Our UHN programs and services are among the most advanced in the world. We have grouped our physicians, staff, services and resources into 10 medical programs to meet the needs of our patients and help us make the most of our resources.
University Health Network is a health care and medical research organization in Toronto, Ontario, Canada. The scope of research and complexity of cases at UHN has made us a national and international source for discovery, education and patient care.
Our 10 medical programs are spread across eight hospital sites – Princess Margaret, Toronto General, Toronto Rehab’s five sites, Toronto Western – as well as our education programs through the Michener Institute of Education at UHN. Learn more about the services, programs and amenities offered at each location.
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When a person has a heart attack, working cardiac muscle dies and is replaced by scar tissue. Treatments are few and those that are available are mostly aimed at slowing the progression of the patient's underlying heart disease, rather than restoring function to the damaged part of the heart.
But what if doctors could inject heart muscle cells derived from stem cells into the ailing organ to repair it? That is the question Dr. Michael Laflamme has been working on for nearly his entire research career.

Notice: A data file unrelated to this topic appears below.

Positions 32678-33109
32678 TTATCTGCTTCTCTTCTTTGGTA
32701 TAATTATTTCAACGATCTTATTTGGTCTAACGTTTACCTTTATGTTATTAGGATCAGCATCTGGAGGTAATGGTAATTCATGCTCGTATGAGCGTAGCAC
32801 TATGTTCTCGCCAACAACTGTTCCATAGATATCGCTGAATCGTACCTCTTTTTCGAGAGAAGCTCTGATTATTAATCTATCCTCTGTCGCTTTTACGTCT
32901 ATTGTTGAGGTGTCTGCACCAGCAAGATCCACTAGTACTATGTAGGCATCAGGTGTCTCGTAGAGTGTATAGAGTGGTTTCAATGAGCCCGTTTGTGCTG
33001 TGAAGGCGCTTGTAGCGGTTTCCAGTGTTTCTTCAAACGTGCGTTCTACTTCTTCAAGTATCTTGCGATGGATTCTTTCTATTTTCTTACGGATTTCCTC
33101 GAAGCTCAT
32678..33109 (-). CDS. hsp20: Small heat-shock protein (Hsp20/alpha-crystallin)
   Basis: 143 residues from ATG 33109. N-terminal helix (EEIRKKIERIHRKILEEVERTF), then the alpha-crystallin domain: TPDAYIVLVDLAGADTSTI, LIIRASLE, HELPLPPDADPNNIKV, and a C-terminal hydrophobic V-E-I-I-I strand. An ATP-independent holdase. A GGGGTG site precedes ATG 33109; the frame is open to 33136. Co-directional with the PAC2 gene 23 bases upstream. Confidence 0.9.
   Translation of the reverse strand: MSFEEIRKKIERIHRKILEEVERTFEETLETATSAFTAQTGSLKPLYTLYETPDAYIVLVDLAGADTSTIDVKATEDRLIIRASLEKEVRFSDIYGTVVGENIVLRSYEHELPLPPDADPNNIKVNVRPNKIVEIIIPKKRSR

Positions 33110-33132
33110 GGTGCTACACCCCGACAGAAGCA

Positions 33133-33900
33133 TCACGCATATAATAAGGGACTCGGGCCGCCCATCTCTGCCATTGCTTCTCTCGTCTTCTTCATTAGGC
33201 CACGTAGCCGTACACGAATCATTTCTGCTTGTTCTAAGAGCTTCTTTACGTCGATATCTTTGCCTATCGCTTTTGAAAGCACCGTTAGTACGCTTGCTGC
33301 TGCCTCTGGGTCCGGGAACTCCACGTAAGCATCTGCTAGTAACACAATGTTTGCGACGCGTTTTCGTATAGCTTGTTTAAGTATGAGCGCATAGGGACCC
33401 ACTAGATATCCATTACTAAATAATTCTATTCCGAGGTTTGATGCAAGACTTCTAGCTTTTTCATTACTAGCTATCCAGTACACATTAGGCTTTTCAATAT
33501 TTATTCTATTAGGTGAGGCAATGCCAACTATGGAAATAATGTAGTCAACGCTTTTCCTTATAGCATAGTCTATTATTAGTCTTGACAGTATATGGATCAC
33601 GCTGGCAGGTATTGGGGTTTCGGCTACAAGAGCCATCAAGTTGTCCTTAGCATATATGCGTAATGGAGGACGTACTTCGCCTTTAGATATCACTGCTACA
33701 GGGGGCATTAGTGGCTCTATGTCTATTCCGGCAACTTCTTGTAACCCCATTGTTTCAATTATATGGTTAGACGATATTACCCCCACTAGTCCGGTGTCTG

In 2015, Laflamme came to Toronto from the University of Washington to further his work in cardiac regenerative medicine. Soon after his arrival, he was named to head an interdisciplinary team of investigators funded by the University of Toronto's Medicine by Design initiative to fast-track cardiac cell therapy.
"I think things are going well," says Laflamme, the Robert R. McEwen Chair in Cardiac Regenerative Medicine at the
McEwen Centre for Regenerative Medicine and a senior scientist at University Health Network's
Toronto General Hospital Research Institute.
Laflamme, who is also an associate professor at U of T's
Department of Laboratory Medicine & Pathobiology, put together a team of about two dozen scientists that includes three co-principal investigators, as well as post-doctoral fellows and graduate students.
Using a variety of non-human studies, team members are working to overcome important but surmountable hurdles that lie in the way of using stem cell-derived cardiac muscle cells, or cardiomyocytes, to repair damaged muscle after a heart attack.
Read more about the Medicine by Design team projects